Ford’s Focus RS is one of the most hotly anticipated cars of 2016. The pre-launch hype has seemingly been going forever, but after all the teasers and drip-fed information, we’ve finally driven it.
Traditionally, a review leaves the verdict until the end to build suspense, but in this case I’ll be up front. The new Focus RS is awesome, and instead I’m going to spend the rest of this review telling you why.
First, however, a refresher on the details. The third-generation Focus RS is the first to be built as a global model, and the first to receive all-wheel drive as standard. It arrives in Australia about mid-year priced at $50,990.
Under the bonnet is a 2.3-litre turbocharged four-cylinder engine producing 257kW/440Nm, though 470Nm is available on overboost (which is basically all the time). It’s a gem of a thing; tractable from low down with a muscly mid-range, yet it will rev happily to its 6500rpm redline and beyond.
The noise it makes is a little synthetic, but it’ll be a long time before you tire of the cacophony of pops and bangs that escape the exhaust on gear changes and overrun; it sounds like a refugee from the World Rally Championship.
A six-speed manual is the only available gearbox and it’s a light and accurate shift with spot-on ratios. The engine’s powerband means you could just leave it in third gear but the ease with which you can heel-toe down the ’box means you’ll be changing for the hell of it.
Like the pedal placement, the rest of the driving position is spot-on with beautifully supportive Recaro seats and the leather-bound steering wheel thankfully avoids being too fat. The interior sets no new standards in terms of design or quality, but while it’s no Audi RS3, there’s little to complain about at this price point.
There’s also little to complain about with the driving experience - it is utterly magic. The steering is quick at just two turns lock-to-lock but never feels darty or nervous. It will occasionally tug at bumps or road camber but also feeds a delicious stream of information back to your hands.
Equally, the chassis is always talking to you about what’s going on. This is an exceptionally easy car to drive hard and more often than not feels well within its limits. It flows down a road beautifully, with all the various mechanical components displaying a Porsche-like sense of cohesion.
Grip from the 235/35 ZR19 Michelin Pilot Super Sports is strong, with the Focus RS seemingly impervious to understeer unless you’re really trying to be silly. But never is it boring or over-gripped, with the highlight being the way the unique four-wheel drive system shifts torque rearward to rotate the car mid-corner and fire it out with with perhaps a hint of oversteer on exit.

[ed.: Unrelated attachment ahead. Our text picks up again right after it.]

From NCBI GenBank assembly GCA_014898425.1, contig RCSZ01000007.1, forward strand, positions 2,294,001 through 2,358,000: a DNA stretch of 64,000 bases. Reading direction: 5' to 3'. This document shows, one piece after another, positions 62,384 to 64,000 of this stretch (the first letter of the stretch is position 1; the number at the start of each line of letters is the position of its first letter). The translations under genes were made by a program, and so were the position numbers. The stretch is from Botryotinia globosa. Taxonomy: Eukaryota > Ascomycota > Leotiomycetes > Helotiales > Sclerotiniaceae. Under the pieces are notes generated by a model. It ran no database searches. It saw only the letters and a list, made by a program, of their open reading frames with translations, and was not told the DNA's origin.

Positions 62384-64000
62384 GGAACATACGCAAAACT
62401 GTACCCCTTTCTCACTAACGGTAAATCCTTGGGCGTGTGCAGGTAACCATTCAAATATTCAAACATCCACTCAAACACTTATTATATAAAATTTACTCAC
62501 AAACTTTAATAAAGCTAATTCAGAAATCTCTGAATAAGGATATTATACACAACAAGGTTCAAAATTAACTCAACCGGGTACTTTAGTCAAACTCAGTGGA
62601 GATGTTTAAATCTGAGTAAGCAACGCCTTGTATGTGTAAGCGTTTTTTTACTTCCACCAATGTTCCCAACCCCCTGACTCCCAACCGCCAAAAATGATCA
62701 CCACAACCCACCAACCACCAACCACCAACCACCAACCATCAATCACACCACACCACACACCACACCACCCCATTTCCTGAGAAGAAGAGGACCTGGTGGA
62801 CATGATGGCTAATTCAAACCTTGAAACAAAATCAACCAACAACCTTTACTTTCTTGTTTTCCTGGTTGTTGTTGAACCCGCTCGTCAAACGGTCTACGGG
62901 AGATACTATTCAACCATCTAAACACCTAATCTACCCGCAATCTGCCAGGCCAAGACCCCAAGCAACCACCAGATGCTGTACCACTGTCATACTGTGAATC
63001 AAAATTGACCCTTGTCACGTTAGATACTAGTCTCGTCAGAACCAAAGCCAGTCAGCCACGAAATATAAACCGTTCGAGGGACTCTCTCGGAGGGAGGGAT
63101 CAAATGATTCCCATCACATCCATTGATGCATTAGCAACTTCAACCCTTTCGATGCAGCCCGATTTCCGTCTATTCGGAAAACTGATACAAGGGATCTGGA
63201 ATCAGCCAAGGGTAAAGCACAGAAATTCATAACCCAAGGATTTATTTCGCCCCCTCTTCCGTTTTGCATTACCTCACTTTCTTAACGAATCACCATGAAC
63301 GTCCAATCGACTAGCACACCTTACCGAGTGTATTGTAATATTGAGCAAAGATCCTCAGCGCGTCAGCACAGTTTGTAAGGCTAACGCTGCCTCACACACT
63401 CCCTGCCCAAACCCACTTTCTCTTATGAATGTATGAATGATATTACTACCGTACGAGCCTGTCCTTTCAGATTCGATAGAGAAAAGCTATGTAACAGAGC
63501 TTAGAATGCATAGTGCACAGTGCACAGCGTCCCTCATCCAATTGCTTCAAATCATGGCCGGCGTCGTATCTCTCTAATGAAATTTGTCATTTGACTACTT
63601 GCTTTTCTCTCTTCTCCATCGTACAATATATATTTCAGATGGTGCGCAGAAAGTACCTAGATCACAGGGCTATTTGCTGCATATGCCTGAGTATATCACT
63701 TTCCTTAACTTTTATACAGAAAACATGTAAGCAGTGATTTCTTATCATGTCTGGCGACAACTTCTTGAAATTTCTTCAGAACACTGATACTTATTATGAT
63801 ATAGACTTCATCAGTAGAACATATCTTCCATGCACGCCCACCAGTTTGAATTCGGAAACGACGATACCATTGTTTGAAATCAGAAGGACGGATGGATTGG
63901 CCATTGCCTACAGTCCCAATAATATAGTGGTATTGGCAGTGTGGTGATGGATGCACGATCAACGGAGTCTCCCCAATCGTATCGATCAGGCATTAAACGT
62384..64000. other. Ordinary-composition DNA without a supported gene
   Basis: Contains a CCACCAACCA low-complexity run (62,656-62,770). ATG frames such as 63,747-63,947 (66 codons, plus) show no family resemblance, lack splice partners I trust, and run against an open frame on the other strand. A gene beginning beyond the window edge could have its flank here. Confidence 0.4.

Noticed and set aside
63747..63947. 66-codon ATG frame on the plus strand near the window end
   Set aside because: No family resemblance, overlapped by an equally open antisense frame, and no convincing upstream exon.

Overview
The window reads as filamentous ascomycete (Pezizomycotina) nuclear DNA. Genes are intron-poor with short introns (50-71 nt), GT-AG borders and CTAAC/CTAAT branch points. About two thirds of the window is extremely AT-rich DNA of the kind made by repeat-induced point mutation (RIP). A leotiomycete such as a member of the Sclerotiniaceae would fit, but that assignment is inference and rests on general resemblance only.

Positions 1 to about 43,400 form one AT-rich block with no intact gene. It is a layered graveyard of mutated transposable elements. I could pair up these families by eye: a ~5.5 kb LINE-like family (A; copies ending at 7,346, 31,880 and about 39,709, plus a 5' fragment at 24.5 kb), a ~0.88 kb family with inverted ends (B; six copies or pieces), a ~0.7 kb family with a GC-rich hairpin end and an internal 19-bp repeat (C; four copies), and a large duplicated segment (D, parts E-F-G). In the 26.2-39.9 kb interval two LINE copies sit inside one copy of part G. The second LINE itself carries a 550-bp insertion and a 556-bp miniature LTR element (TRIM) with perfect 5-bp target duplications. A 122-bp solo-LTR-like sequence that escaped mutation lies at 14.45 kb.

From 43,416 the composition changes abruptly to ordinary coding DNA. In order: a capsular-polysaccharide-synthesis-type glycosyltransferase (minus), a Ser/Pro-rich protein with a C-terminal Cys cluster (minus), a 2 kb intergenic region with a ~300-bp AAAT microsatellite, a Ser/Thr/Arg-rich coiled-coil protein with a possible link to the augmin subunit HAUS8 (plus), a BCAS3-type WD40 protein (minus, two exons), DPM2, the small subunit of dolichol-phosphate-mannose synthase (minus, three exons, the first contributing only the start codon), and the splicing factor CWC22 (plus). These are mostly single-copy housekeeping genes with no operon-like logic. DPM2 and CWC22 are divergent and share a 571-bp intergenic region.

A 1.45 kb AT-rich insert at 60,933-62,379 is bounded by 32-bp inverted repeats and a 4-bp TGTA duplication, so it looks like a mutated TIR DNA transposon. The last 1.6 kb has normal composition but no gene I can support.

Find a slipperier surface than dry Spanish tarmac, however, and it gets even better. The nose slides gently on turn-in but give it a quick bootful mid-corner and the rear skips wide, even within the boundaries of the Sport ESP setting.
Essentially, the Focus RS has all the involvement and feedback of Renault’s RS275 Megane with the security and traction of a VW Golf R. Best of both worlds? It sure feels like it based on this brief early taste.
About the only possible question mark regards ride quality. Its balance of compliance and control is extremely impressive, but Spanish roads are in general very smooth and there’s the possibility it will be a little jittery on crappy Australian tarmac. It also has a truly enormous turning circle, and likes a drink when driven hard.
But that’s about it, and they seem like small bugbears given there is so much right in this car. A full verdict will have to wait until the car lands in Australia mid-year, but based on this first introduction the Focus RS is not just one of the best hot hatches around, but one of the best performance cars full stop.
Engine: 2261cc inline-4, DOHC, 16v, turbo
Power: 257kW @ 6000rpm
Torque: 440Nm @ 2000-4500rpm (470Nm on overboost)
0-100km/h: 4.7sec (claimed)
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